Author(s),
Year Focus Main Contributions, Findings and Remarks

Eddy and New products No impact of new product announcements
Saunders on monthly stock returns found over
(1980) nine-year period. Monthly returns were
 not sufficiently precise to detect stock
 price impact.

 Conclusion: Investors are not responsive
 to individual new product announcements.

Chaney, New products New product introductions were related to
Devinney, positive returns (0.75%). Effects varied
and Winer across industries. The impact varied
(1991) negatively with the magnitude of risk and
 the number of announcements made. Firm
 size was not related to excess returns.

 Conclusion: Firms that innovate and
 introduce new products outperform firms
 that do not.

Simon and Brand equity The introduction of Diet Coke led to an
Sullivan change increase in Coca-Cola's brand equity
(1993) and to a decrease in Pepsi's. The
 introduction of New Coke had no impact
 on Coke's brand equity but increased
 Pepsi's brand equity suggesting a
 competitive loss for Coke.

 Conclusion: Stock markets do not ignore
 brand equity.

Lane and Brand The impact of brand leveraging depended
Jacobson extension on brand attitude and familiarity, but
(1995) not firm size or return on investment.
 Market responded most favorably to
 brand extensions of high esteem, high
 familiarity brands.

 Conclusion: Investors expect the negative
 financial consequences of extending a
 brand to outweigh the potential positive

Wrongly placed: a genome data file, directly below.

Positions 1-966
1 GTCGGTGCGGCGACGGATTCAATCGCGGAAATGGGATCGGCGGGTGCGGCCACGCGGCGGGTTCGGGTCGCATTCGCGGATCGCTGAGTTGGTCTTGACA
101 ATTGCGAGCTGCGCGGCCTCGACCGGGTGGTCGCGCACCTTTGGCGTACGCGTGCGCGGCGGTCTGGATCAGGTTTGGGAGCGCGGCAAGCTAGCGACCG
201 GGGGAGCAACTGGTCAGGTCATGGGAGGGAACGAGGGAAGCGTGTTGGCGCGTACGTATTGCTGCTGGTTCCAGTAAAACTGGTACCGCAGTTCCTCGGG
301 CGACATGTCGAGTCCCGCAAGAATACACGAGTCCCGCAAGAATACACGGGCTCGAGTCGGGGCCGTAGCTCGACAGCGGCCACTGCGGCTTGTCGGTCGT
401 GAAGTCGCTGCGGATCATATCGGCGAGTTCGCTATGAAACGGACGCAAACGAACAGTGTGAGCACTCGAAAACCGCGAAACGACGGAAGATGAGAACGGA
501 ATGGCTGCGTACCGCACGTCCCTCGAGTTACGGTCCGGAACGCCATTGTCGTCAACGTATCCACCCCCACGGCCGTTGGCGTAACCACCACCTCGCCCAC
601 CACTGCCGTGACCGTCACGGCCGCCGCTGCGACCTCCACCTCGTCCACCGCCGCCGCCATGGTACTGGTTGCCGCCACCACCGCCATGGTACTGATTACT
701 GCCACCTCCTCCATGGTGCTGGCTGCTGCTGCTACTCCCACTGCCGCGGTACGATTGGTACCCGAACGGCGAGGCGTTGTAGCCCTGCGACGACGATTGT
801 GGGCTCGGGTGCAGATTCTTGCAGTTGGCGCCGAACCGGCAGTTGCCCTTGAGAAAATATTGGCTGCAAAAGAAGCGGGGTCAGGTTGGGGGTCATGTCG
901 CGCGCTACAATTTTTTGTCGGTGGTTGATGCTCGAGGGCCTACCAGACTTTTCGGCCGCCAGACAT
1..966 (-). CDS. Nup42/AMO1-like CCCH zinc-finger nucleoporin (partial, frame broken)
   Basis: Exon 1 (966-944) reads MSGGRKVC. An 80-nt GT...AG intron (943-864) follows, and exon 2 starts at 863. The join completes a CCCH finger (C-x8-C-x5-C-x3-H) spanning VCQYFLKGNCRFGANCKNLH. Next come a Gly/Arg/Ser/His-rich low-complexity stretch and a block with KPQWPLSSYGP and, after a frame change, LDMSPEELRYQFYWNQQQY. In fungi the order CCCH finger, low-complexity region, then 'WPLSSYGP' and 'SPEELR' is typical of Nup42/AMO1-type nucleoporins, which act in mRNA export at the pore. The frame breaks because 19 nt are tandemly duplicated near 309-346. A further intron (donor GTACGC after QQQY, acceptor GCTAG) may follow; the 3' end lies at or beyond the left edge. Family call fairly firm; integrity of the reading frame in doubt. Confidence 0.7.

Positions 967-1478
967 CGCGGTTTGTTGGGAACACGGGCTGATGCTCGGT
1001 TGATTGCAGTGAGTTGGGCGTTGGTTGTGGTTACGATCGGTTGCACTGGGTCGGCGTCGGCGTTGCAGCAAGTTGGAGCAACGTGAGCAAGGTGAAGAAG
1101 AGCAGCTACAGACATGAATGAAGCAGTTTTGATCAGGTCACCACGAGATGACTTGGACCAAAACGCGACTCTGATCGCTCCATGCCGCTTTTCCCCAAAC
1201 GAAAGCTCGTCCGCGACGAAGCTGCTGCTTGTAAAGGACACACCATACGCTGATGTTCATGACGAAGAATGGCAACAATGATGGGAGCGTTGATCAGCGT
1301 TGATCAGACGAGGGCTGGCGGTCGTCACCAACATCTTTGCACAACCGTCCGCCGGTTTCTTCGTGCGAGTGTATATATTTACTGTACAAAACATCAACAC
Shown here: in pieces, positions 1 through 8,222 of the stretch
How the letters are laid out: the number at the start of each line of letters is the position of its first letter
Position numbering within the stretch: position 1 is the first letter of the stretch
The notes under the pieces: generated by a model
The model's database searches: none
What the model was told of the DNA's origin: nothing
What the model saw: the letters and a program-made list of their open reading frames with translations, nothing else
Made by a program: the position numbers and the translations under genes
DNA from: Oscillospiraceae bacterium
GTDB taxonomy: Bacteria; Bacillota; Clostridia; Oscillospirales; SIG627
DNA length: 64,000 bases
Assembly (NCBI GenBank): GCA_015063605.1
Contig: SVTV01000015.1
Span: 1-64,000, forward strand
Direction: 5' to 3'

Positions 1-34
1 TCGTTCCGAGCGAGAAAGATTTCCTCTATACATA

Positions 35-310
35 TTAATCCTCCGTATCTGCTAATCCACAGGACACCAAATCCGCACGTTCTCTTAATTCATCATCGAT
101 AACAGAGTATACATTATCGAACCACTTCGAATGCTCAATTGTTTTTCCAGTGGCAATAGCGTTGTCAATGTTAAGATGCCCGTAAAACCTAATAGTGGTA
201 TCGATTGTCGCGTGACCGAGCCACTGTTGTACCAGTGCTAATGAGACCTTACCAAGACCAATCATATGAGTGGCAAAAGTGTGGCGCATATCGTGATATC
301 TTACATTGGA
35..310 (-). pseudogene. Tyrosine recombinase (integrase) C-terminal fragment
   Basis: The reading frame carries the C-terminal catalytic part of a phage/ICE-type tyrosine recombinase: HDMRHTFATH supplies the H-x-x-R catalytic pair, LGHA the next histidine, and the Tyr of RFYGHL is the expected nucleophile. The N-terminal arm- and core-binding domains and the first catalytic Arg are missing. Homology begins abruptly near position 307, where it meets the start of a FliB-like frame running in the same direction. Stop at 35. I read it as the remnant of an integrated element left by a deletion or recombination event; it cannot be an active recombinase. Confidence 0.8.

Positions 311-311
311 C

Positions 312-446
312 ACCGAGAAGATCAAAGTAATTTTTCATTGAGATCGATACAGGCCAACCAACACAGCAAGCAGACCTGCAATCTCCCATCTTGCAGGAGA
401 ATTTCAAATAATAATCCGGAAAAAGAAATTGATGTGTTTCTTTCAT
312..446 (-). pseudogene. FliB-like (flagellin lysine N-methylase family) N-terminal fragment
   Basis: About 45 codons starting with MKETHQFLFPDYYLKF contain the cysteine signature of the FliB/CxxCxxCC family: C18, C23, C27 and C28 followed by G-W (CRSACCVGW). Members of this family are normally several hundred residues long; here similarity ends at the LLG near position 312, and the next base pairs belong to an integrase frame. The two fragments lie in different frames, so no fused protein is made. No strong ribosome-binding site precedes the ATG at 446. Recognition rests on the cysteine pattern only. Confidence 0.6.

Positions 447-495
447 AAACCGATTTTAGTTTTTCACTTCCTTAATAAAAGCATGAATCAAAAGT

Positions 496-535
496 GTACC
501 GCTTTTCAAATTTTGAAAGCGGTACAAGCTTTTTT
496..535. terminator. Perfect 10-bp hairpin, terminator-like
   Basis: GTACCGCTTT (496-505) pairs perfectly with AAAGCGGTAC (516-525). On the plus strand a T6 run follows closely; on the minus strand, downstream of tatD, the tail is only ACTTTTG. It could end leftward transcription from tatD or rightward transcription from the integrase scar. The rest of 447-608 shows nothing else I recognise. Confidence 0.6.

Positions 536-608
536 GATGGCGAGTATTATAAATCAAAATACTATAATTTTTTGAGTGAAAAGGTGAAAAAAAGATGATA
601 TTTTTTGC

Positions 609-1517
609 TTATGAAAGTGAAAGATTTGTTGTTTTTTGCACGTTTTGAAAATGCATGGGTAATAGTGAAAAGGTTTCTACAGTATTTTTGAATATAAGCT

gains.

Hendricks New product The stock market reacted very negatively
and Singhal delays to announcements of product delay
(1997) (-5.25%). Diversified firms suffered less
 than focused firms. Estimations of the
 expected delay resulted in a less
 negative impact than not providing an
 estimate at all.

 Conclusion: There are significant
 penalties for not introducing new
 products on time.

Koku, New products Only pre-announcements of new products
Jagpal, and had a significant effect (4.3%). The
Viswanath size of signaling effects were industry
(1997) specific and particularly effective
 in the manufacturing sector.

 Conclusion: New product event studies
 must distinguish between announcements
 and pre-announcements as only
 pre-announcements have a significant
 effect.

Lee, Smith, New products At the time of new product introductions,
Grimm, and first movers experienced a positive
Schomburg effect (2.71%). After early imitation,
(2000) first movers experienced a negative
 reaction.

 Conclusion: Moving first to introduce new
 products results in the greatest gains in
 wealth. However, rivals can undermine
 these gains through imitation.

Mishra and New products Stock markets responded positively to
Bhabra credible new product pre-announcements
(2001) (0.44%) and ignored announcements if they
 lacked sufficient tangible evidence.
 Bluffs or easily reversible announcements
 were ignored.

 Conclusion: For a pre-announcement to
 work it must contain credible evidence.

Chen, Ho, New products New products had a positive impact for
and Ik announcing firms (0.38%). Rivals of firms
(2005) announcing new products experienced a
 small, negative wealth effect. Rival's
 wealth effects were more favorable when
 the products introduced were very new.

 Conclusion: Wealth effect of industry
 rivals is significantly negatively
 related to their research and development
 intensity.

Jones and New products New product announcements resulted in